But, it was good. It was really good. In the most basic summary I can muster, Alex, a Scottish laird, at the Scottish King’s command, must wed an English bride, Jamie. I’m sure you can sense the tension already from that sentence alone. Aside from the fact that Jamie is said to have violet eyes (please, join me in a collective groan), I could find very little to negatively say about the book. My inner curmudgeon wanted so desperately dislike the book that it tried to nitpick even the slightest details like character names. In truth, the plot isn’t anything revolutionizing, but the fact that the writing was well done and, in my opinion, realistically captured the growth of two strangers rushed into a marriage outweighed the predictability of the book. It’s a book that always makes me sad when I reach the last page.
I feel like this list wouldn’t be complete without Lisa Kleypas mentioned somewhere. I cannot say enough good things about The Wallflowers and I promise that I’m not being paid promotional fees. While I may have a favorite in the series, the excited, anticipatory emotion associated with starting a new series will forever be tied to Secrets of a Summer Night ( A | BN | K S | ARe | iB ).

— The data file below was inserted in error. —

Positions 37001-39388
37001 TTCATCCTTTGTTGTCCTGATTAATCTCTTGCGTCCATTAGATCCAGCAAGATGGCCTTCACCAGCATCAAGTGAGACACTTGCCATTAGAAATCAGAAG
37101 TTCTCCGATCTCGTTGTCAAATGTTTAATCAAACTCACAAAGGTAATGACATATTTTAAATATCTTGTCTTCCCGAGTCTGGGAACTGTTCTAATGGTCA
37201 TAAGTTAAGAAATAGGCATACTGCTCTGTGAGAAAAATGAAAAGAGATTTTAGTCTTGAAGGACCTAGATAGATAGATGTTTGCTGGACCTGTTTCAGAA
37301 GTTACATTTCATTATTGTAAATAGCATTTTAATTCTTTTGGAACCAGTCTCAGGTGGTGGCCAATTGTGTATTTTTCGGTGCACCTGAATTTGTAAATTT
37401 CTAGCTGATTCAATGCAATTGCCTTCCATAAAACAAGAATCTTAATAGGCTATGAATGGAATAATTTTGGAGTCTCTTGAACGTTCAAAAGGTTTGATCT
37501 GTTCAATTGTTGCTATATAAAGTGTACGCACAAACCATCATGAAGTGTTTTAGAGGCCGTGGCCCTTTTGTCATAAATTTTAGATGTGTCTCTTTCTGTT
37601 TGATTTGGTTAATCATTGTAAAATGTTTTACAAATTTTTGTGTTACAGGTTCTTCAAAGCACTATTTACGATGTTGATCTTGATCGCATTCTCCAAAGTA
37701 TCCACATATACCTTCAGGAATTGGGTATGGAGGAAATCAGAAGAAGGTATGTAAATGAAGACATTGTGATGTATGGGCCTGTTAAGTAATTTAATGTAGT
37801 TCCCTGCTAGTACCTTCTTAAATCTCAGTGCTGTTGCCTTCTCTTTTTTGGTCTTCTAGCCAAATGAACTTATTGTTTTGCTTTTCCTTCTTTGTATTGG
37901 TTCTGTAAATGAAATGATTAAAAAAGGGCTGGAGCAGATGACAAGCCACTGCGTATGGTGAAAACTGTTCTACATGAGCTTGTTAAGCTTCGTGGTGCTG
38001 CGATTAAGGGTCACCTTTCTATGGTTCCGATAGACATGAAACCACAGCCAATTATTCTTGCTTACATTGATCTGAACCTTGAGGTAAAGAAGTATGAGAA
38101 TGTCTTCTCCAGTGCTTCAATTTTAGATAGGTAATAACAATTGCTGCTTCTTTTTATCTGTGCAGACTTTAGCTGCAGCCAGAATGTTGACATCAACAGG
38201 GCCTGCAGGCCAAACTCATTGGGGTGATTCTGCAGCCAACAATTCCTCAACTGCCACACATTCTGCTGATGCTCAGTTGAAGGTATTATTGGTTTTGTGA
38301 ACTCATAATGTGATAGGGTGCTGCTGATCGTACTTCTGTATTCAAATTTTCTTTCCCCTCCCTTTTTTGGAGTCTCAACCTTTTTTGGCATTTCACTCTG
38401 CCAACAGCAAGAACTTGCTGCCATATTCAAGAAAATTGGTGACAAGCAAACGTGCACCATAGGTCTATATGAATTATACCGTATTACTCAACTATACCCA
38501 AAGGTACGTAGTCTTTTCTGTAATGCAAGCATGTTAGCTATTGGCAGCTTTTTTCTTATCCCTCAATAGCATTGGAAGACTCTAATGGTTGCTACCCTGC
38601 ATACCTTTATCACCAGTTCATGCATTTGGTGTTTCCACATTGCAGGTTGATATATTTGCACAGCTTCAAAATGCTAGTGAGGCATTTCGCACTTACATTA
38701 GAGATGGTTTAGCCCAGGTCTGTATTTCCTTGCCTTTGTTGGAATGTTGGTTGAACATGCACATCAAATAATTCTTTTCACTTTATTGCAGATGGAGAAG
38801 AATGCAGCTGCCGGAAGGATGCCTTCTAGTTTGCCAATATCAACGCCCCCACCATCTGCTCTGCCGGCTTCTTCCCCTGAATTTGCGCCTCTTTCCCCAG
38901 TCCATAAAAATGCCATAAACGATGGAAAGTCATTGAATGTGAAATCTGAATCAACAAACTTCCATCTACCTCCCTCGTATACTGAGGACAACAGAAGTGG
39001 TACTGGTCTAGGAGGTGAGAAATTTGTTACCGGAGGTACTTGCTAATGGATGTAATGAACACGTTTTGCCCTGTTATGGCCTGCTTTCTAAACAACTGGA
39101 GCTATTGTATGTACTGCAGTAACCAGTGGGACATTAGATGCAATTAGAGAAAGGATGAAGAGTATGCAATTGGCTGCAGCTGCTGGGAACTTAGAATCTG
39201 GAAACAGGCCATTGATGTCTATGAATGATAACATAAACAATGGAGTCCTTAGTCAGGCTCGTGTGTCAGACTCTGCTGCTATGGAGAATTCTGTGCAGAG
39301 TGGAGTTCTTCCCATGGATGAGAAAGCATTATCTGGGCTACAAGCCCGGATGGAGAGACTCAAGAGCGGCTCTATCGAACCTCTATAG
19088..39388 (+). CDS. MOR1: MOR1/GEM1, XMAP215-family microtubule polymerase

Just between us, I have a weakness for characters that are on the brink of spinsterhood according to historical standards. I like a heroine who doesn’t mind shunning the conventions of marriage for the sake of her own happiness, if that’s truly what she wants. The series centers around four young women in their quest for husbands with the first revolving on Annabelle Peyton and Simon Hunt. Annabelle isn’t a simpering, wet blanket. She’s up front about what she wants: chiefly, a rich husband. She’s genuine and doesn’t necessarily try to pander her personality to others, qualities that I admire, though who doesn’t like a strong heroine.